It’s quite possibly the end of the world, and the stakes have never been higher. Gigantic, alien robots with firepower and toxic gases the likes we’re never seen before. People doing whatever they can just to survive. Our nameless friend is dashing from one country to another, trying to keep everyone together. Can can he keep himself together?

Just as in Sleeping Giants, Neuvel manages to create an incredibly gripping narrative and relatable characters even through his unusual format. As a matter of fact, his format seems to optimise the reading process, making the story flow quickly and impossible to put down.

The one thing I was not expecting was for so many of our beloved characters to die. I’m not going to spoil them, but they were incredibly unexpected and heartbreaking – and unexpectedly heartbreaking. But new characters are introduced that will get you excited about the future… if there’s going to be a future.

Old enemies. New threats. And finally, some gosh darn answers. It’s the end of the world, and the only people who can save it are severely outmatched.

I won’t even mention the ending yet! Only to say that I desperately need the next book NOW!

I Still Have a Soul

by Kelly Blanchard
Reviewed by SA

Happy self published Saturday! Today, I bring you the sequel to an exciting fantasy epic which I reviewed about a month ago: I Still Have a Soul, the immediate sequel to Someday I’ll Be Redeemed, in the Chronicles of Lorrek (see the first review here).  If you haven’t read the first book – spoiler warning!

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[Goodreads] Stripped of his memories and told he is a criminal of the worst kind, sorcerer Lorrek must commit one last dark deed to earn back his memories. However, he has no idea his target is family or that he is about to step into a war between advanced technology and ancient magic.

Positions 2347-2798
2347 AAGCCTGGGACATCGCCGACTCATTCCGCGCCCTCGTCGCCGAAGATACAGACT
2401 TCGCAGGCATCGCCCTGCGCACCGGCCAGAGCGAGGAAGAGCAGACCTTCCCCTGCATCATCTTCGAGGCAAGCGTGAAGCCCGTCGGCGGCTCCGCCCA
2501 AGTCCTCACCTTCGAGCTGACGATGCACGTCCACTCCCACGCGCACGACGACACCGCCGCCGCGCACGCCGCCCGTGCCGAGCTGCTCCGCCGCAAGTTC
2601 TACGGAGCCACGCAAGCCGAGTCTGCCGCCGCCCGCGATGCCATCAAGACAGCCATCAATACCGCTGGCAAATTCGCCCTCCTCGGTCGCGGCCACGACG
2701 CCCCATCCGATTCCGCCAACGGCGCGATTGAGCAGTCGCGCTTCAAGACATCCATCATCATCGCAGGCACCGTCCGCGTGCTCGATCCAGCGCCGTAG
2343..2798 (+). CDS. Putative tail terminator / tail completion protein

[Back of the Book] They said his memories were taken as punishment for the crimes he committed. They said the only way he can regain his memories is by killing a target assigned by them. Lorrek doesn’t know what is true or what he had done, but he decides to take the lead they gave him. He would find her, even if that means following her into the battlefield between advanced technology and ancient magic as two neighboring kingdoms clash. He will find answers. He will restore his memory, and he will kill any who stands in his way. 

Quick refresher: where we last left off, Lorrek had just given up his memories… after revealing to the reader what really happened those ten years ago, in the event that left the world thinking he was dead. He now awakens knowing none of this, at the complete mercy of king Roskelem. The king has one mission for Lorrek: to kill the assassin named Vixen.

Meanwhile, the kingdoms are at war. The tensions between Jechoram and Cuskelom have risen too far, and now it’s technology versus magic in the battle of a lifetime. Countess Veddra is still occupying the nation of Nirrorm, and it seems she has bigger, loftier goals in mind. And Vixen has gotten herself involved with a plot which may restore the very humanity of some non-citizens of Jechoram…

As tensions come to a boil, an epic battle looms on the horizon.

As with the last book, I was much more entranced by the events that took place in Jechoram than the rest of the continent. The storyline with the guardians could have been an entire book, in its own right. It’s brilliant: so creatively crafted and woven into the larger plot, it let the reader ponder what it truly is to be human.  This plot line borders on science-fantasy, a growing genre which combines technology and fantasy into one brilliant story.

There are so many different plots going on at once, it might get tricky to keep track of! But this means every reader will find a story they like – or many – and fall in love with the characters. But here’s a fair warning – don’t get too attached. It’s a war, after all, and wars have fatalities. So you have been warned!